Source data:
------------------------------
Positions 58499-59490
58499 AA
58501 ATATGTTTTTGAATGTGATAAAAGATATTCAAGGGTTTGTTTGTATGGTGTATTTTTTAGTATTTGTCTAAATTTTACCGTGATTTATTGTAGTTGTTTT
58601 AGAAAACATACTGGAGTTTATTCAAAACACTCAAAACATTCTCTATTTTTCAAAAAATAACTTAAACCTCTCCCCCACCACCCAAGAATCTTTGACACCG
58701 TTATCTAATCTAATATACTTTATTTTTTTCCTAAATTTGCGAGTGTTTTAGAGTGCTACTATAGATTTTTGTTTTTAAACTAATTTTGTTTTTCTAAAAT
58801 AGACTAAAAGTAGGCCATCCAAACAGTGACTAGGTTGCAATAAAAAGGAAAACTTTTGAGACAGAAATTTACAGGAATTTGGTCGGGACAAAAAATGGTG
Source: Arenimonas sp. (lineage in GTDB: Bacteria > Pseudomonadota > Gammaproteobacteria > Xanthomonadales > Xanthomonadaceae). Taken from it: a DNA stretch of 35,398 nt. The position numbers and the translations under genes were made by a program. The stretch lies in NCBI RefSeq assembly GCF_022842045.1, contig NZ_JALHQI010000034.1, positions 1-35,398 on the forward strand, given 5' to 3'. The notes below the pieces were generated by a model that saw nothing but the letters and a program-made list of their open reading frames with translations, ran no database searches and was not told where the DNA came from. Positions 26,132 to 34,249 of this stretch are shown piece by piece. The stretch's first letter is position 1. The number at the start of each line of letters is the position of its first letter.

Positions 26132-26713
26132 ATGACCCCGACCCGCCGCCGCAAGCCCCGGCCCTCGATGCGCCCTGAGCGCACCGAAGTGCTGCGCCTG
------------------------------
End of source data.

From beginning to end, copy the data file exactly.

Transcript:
Positions 58499-59490
58499 AA
58501 ATATGTTTTTGAATGTGATAAAAGATATTCAAGGGTTTGTTTGTATGGTGTATTTTTTAGTATTTGTCTAAATTTTACCGTGATTTATTGTAGTTGTTTT
58601 AGAAAACATACTGGAGTTTATTCAAAACACTCAAAACATTCTCTATTTTTCAAAAAATAACTTAAACCTCTCCCCCACCACCCAAGAATCTTTGACACCG
58701 TTATCTAATCTAATATACTTTATTTTTTTCCTAAATTTGCGAGTGTTTTAGAGTGCTACTATAGATTTTTGTTTTTAAACTAATTTTGTTTTTCTAAAAT
58801 AGACTAAAAGTAGGCCATCCAAACAGTGACTAGGTTGCAATAAAAAGGAAAACTTTTGAGACAGAAATTTACAGGAATTTGGTCGGGACAAAAAATGGTG
Source: Arenimonas sp. (lineage in GTDB: Bacteria > Pseudomonadota > Gammaproteobacteria > Xanthomonadales > Xanthomonadaceae). Taken from it: a DNA stretch of 35,398 nt. The position numbers and the translations under genes were made by a program. The stretch lies in NCBI RefSeq assembly GCF_022842045.1, contig NZ_JALHQI010000034.1, positions 1-35,398 on the forward strand, given 5' to 3'. The notes below the pieces were generated by a model that saw nothing but the letters and a program-made list of their open reading frames with translations, ran no database searches and was not told where the DNA came from. Positions 26,132 to 34,249 of this stretch are shown piece by piece. The stretch's first letter is position 1. The number at the start of each line of letters is the position of its first letter.

Positions 26132-26713
26132 ATGACCCCGACCCGCCGCCGCAAGCCCCGGCCCTCGATGCGCCCTGAGCGCACCGAAGTGCTGCGCCTG